14_letters_iwo_jima.jpg     15_good_day_die_hard.jpg


Another film I viewed with the ULS-15 mk2 was the fifth movie in the Die Hard series, 2013’s ‘A Good Day to Die Hard’. Yeah, I know, it isn’t on the artistic level of the others, but it still contains some pretty good action scenes and a creditably dynamic soundtrack. The movie features a lengthy, tumultuous car chase, gun fights against military helicopters, dozens of explosions, and a brawny orchestral music score by Marco Beltrami, so the ULS was kept busy. The crashes, booms, and blasts were all vividly reproduced by the ULS-15 mk2, and this is no surprise after having spent some time with it. At loud volumes, the low frequency effects brought out some very high excursions from the driver in EQ1 mode, but there was no sign that the sub was being harmed. High-output in deep frequencies is a lot to ask for from a sealed sub, especially in a medium-large room. Switching the sub to EQ2 mode tamed the large excursions. This is not to say the sub can’t handle that kind of heavy use, it’s just something you don’t want to put your subwoofer through frequently.

 

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Recent Forum Posts:

Epsonfan posts on September 06, 2020 13:18
Too many commie China loving libtards here who sold their souls to communist China just like Obiden , NBA and Hollywood.
BRAC posts on May 27, 2020 14:20
Awe
shadyJ, post: 1393701, member: 20472
Both are terrific subs. I think the Hsu subs are a bit more capable in deep bass and the Dynamo subs are a bit more capable in mid-bass. The Dynamo subs have a more sophisticated feature set and amplifier but the Hsu sub has a bit more robust driver. I would say that if you are connecting the sub to a system that doesn't have much in the way of bass management, go for the Dynamo since it has far more ways to control the performance. If you are hooking the sub up to a processor that does have a lot of bass management features, the Hsu sub may make more sense since it offers a bit more raw performance overall. But the Dynamo sub isn't that far from the ULS-15's performance.
Awesome. Really appreciate the help. I’m actually one of the few that prefers mid bass over deep bass for movies. Deep bass excites WAY too many rattles and vibrations in my room. Can be extremely distracting while watching a movie. Love that mid bass punch in the chest!
shadyJ posts on May 27, 2020 14:03
BRAC, post: 1393684, member: 91832
Need some help…I’m torn between a dual drive of these guys or 2x ML Dynamo 1600x. Both received great reviews here on the site. Which is the better performer for home theater?

Btw, I’m in Canada and can get the ML’s locally. The HSU’s would have to be imported. Cost works out roughly the same. Thanks!
Both are terrific subs. I think the Hsu subs are a bit more capable in deep bass and the Dynamo subs are a bit more capable in mid-bass. The Dynamo subs have a more sophisticated feature set and amplifier but the Hsu sub has a bit more robust driver. I would say that if you are connecting the sub to a system that doesn't have much in the way of bass management, go for the Dynamo since it has far more ways to control the performance. If you are hooking the sub up to a processor that does have a lot of bass management features, the Hsu sub may make more sense since it offers a bit more raw performance overall. But the Dynamo sub isn't that far from the ULS-15's performance.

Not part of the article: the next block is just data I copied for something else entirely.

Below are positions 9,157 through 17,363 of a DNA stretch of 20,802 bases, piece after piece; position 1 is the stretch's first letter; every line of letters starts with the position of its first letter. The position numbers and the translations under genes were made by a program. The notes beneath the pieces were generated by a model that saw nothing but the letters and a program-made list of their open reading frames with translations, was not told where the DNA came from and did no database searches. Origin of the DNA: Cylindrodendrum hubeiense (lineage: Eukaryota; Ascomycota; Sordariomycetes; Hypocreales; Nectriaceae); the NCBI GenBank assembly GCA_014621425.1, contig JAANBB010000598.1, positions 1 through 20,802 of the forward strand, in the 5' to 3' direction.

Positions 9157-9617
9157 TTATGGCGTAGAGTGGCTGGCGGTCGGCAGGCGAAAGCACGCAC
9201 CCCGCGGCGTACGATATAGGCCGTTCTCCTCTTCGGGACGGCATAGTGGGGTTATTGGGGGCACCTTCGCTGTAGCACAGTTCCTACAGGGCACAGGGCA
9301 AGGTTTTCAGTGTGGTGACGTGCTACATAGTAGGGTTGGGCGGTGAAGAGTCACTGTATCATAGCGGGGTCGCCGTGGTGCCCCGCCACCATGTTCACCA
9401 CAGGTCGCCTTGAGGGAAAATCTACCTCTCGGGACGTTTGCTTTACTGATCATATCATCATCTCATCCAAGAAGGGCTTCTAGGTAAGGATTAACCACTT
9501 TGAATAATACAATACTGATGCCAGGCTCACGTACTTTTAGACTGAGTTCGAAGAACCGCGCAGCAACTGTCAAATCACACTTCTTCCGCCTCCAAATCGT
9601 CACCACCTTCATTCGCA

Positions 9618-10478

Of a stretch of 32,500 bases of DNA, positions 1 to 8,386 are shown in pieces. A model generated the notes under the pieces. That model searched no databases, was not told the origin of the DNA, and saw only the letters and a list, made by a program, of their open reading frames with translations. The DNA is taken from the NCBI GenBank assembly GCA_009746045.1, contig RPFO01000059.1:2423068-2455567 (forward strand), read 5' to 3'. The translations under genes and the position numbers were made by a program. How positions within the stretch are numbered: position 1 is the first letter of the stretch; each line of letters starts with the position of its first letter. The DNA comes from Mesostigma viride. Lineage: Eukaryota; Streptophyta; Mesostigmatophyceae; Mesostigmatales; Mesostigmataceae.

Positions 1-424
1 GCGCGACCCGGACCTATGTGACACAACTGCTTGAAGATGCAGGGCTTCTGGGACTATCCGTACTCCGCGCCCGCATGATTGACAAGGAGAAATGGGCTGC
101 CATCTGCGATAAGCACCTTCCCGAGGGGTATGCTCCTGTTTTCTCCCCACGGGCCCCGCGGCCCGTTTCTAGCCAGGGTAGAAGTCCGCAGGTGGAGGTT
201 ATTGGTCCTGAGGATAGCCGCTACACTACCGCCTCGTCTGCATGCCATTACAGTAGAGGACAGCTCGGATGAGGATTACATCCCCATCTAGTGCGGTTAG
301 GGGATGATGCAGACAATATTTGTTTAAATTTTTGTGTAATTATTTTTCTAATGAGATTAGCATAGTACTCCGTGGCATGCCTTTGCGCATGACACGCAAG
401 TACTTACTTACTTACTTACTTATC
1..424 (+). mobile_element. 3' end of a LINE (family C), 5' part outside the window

BRAC posts on May 27, 2020 12:59
Need some help…I’m torn between a dual drive of these guys or 2x ML Dynamo 1600x. Both received great reviews here on the site. Which is the better performer for home theater?

Btw, I’m in Canada and can get the ML’s locally. The HSU’s would have to be imported. Cost works out roughly the same. Thanks!
ematthews posts on March 25, 2020 21:01
Matthew J Poes, post: 1377438, member: 85392
I know this is just feeding trolls here, but most don't understand, there is no such thing as made domestically. Nothing in our CE world can be made 100% domestically.

Only a very tiny fraction of amplifiers are made in America using american made modules. The amplifier circuits inside are still usually built in China and shipped as assembled modules. Those that aren't use “beans” made in China. It's impossible to do anything else. Those that are made mostly domestically (where only the beans are sourced from China) cost 1000's of dollars. Nothing most can afford.

I can't name names, I will probably get myself in trouble, but MANY companies that claim american made are not. I don't consider having all the guys fully assembled in China and shipped to the USA so they can be stuck inside a Chinese made box american made.

Those who think this kind of manufacturing is coming back to the US are nuts. It was never in the US. We've never been able to make those kinds of electronics in the US, by the time we shipped all that kind of production to China (70's) we gave up the ability, failed to progress, and left all the manufacturing development and infrastructure to China. We don't have the ability to create those kinds of facilities here and lack the workforce to man them. When I've asked about it (cost not withstanding) I've been told it would take a generation to even build a modicum of what China has. If a Foxconn built a facility to manufacture receivers, tablets, laptops, etc. in the USA and was totally vertically integrated, they would have to man it about 80% with Chinese workers. They would then need to work with the US education system to fundamentally change tech education to prepare folks to be able to work on the assembly lines, operate the machines, etc. It isn't that Americans are uneducated or stupid, quite the opposite. It's better described as wrongly educated. What we prepare people for isn't that kind of work. It's all relatively low paying, and would be here too. Whose going to get a tech degree to make $15 an hour.

That isn't america hating, that is just a fact of life. Reagan opened the door to trade with China and in that deal we shifted the manufacturing of consumer electronics from the USA to China. They ran with it and today have built the entire giant country into a huge powerhouse of CE production and logistics.

Best explanation I have read on this subject. Thanks for the good reply.